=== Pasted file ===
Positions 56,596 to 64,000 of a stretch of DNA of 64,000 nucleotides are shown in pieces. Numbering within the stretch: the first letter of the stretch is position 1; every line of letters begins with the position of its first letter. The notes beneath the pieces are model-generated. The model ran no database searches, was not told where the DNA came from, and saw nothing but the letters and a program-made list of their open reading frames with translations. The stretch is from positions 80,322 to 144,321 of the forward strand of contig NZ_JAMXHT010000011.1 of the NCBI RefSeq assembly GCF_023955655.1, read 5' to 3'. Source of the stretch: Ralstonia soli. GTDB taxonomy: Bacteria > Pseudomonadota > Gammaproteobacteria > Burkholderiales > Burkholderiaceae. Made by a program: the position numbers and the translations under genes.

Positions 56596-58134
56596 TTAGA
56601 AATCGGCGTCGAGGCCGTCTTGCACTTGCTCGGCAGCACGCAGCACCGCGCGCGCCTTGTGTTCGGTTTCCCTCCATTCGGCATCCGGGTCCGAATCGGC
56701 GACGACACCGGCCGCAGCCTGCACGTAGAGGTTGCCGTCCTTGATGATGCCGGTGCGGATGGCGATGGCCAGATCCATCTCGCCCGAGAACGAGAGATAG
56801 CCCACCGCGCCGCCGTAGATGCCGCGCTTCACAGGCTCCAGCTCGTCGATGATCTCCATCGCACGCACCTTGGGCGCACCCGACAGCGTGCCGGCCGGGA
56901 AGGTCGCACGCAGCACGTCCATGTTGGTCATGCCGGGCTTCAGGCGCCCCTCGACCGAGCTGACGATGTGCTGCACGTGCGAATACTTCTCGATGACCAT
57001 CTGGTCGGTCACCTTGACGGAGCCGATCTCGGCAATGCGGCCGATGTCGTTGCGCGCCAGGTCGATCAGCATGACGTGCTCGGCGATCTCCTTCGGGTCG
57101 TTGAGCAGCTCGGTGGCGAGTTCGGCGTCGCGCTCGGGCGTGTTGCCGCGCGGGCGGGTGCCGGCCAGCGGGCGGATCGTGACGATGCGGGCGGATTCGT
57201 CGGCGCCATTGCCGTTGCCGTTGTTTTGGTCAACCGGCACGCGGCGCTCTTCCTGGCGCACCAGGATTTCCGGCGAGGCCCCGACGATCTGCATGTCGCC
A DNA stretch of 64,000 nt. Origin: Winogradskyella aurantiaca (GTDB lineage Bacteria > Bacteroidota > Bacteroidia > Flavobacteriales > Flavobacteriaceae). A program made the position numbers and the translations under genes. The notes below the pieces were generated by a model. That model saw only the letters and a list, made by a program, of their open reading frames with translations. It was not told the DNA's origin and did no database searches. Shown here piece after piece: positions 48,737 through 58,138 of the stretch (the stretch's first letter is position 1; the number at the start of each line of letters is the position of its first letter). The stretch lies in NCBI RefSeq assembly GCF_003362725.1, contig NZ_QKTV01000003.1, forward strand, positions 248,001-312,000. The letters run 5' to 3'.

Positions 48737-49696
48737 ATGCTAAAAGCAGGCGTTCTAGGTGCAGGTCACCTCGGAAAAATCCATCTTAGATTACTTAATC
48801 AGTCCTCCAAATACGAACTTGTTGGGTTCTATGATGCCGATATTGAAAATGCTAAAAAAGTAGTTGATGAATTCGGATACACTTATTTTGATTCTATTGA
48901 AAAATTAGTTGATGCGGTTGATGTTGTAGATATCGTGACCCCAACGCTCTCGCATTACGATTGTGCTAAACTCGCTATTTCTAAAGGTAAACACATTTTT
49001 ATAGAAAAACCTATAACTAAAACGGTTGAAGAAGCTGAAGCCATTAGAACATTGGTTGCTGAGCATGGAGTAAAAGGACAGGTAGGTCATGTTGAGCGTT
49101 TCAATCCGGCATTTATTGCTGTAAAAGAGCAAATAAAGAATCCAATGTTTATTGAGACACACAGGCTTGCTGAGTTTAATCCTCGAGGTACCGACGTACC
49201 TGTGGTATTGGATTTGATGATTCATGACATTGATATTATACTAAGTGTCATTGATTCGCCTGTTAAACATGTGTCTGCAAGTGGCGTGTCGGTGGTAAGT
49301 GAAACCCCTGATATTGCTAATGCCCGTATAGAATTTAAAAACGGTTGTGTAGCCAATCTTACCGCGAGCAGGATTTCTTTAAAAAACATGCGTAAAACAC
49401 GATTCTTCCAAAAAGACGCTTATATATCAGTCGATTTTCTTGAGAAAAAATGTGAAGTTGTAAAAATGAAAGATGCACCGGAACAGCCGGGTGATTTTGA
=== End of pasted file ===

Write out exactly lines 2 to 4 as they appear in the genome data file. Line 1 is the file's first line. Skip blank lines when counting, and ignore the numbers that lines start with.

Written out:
Positions 56596-58134
56596 TTAGA
56601 AATCGGCGTCGAGGCCGTCTTGCACTTGCTCGGCAGCACGCAGCACCGCGCGCGCCTTGTGTTCGGTTTCCCTCCATTCGGCATCCGGGTCCGAATCGGC